French authorities also voiced a concern that loose fitting swim gear that “can be worn in public may carry molecules and viruses that can be transmitted to other bathers.” Even though most Muslim women are unlikely to wear the burkini anywhere else, surely a shower before entering the water and the chlorine of a public pool can be counted upon to take care of these dangerous “molecules and viruses!” A deeper mistrust of Muslims emerges in Mayor Kelyor’s statement that to permit the burkini is to “go back in civilization.” Muslim women’s practice of modesty poses a threat to French notions of progress just as Sudanese Muslim women’s choice to wear pants was also deemed threatening.Ultimately, authorities in Sudan and France conveyed a parallel message. To democracy’s nay-sayers in the Muslim world, France communicated that those who practice Islam will be marginalized. To Islam’s nay-sayers Sudan confirmed the interpretation that Islamic law is an oppressive and restrictive. Both have infringed upon the rights of minority groups within their respective contexts.Governments and political movements worldwide, from Turkey to Afghanistan, from France to the U.K, from Sudan to Saudi Arabia, all are inappropriately focused on controlling Muslim women’s dress. It is surprising that even within nations that uphold individual freedom, democracy and the separation of religion and state, governments seem to be anxious about Muslim women’s attire. Would governments ever legislate that men who wear beards may not become citizens and those who wear fitted pants should be whipped? I say to these governments: get out of our hair, and stay away from our pants! Instead, what government must do is to protect the freedom of Muslim women to choose our dress. Protecting choice guarantees human dignity and maintains fairness. Ultimately, the preservation of democracy as well as the practice of Islam depends on it.———————The burkini (aka “burqini”), which first appeared in Australia, has also been banned in at least one Dutch swimming pool.Following is a Reuters video report on the recent “burkini ban” in France —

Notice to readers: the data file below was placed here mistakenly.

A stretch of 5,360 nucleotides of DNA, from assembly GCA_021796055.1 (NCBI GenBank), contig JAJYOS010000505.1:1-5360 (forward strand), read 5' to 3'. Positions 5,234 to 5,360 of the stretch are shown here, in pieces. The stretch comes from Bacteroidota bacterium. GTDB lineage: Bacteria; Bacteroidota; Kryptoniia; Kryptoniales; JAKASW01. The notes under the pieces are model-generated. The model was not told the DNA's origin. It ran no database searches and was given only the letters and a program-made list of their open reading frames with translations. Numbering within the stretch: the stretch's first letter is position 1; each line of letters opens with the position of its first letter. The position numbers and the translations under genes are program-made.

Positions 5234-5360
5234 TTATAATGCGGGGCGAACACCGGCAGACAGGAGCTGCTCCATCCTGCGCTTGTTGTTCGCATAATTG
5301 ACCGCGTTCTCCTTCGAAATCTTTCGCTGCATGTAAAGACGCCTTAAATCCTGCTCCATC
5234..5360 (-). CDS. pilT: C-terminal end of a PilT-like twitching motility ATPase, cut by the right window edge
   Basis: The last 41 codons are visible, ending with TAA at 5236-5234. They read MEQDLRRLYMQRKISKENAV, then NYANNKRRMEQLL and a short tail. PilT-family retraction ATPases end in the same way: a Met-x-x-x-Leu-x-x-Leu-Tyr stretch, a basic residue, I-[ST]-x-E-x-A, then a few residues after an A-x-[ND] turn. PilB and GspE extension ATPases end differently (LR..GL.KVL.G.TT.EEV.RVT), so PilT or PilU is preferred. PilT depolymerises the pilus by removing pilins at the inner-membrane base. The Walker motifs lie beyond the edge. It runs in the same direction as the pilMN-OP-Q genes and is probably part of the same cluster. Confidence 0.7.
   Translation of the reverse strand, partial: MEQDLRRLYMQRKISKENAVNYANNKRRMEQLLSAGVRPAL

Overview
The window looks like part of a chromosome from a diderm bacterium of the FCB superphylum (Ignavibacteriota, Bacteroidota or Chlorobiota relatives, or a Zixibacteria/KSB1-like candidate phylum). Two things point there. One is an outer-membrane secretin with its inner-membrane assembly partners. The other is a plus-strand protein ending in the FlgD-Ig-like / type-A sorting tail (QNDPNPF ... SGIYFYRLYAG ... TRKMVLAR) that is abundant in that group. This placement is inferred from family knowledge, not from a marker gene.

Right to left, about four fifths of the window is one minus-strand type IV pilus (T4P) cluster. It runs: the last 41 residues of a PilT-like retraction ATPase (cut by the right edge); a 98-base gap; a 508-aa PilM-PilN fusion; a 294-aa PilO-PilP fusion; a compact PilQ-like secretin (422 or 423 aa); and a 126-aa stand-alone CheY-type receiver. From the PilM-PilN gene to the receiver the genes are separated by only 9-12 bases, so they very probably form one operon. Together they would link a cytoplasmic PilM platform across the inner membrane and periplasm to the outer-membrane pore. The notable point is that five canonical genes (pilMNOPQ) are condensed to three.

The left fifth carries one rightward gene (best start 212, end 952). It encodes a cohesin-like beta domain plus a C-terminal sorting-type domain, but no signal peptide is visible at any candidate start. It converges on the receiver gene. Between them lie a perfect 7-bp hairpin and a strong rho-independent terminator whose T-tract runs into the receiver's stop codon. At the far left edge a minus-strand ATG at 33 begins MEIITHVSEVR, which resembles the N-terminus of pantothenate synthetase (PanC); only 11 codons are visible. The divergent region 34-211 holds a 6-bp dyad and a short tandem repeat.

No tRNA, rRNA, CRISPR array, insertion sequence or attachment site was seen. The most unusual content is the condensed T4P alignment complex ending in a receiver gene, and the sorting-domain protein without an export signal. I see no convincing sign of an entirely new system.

How far does the principle of religious freedom go? How much can be accepted in the name of respect for a faith? A Paris court is debating these questions in a fraud case against the Church of Scientology. If the public prosecutor wins the case, Scientology will be convicted of extorting hundreds of thousands of euros from followers on personality tests, vitamin cures, “auditing” sessions and counselling with an “e-metre.” It will be disbanded and could also face heavy fines. The French arm of the U.S.-based Scientology denies the charges and says the case violates its freedom of religion.
The following is a guest contribution. Reuters is not responsible for the content and the views expressed are the authors’ alone. Miroslav Volf is director of the Yale Center for Faith and Culture and a theology professor at Yale Divinity School, where he co-teaches a course on faith and globalization with former British Prime Minister Tony Blair. A native of Croatia and member of the Episcopal Church in the U.S.A., he has been involved in international ecumenical and interfaith dialogues, most recently in Christian-Muslim dialogue.
Pope Benedict’s long-awaited address to Muslims at the King Hussein bin Talal Mosque topped the day’s list of speeches. It dominated our news coverage today. He also spoke at Mount Nebo, where the Bible says Moses glimpsed the Promised Land before dying, and at a ceremony to bless the cornerstone of a Catholic university being built in Madaba. The mosque and Madaba speeches were classic Ratzinger, with some of his trademark theological and philosophical arguments. If he had delivered the mosque speech at Regensburg, there might never have been a “Regensburg.” Benedict ended the day with a short sermon at vespers in the Greek-Melkite Cathedral of Saint George.
Pope Benedict plans to speak publicly at least 29 times during his May 8-15 trip to Jordan, Israel and the Palestinian territories. Apart from covering the main points in our news reports, we also plan to post excerpts from his speeches in a FathWorld series called “Papa dixit” (“the pope said”).
Multicultural Malaysia, whose official religion is Islam but which has sizeable numbers of Christians, Hindus, Buddhists and Sikhs, has been struggling of late to ensure religious freedoms for its minorities, without offending the sensibilities of majority Muslims.
The U.S. Supreme Court ruled on Wednesday that a Utah city can refuse to put a religious group’s monument in a public park near a similar Ten Commandments display. You can see our story here.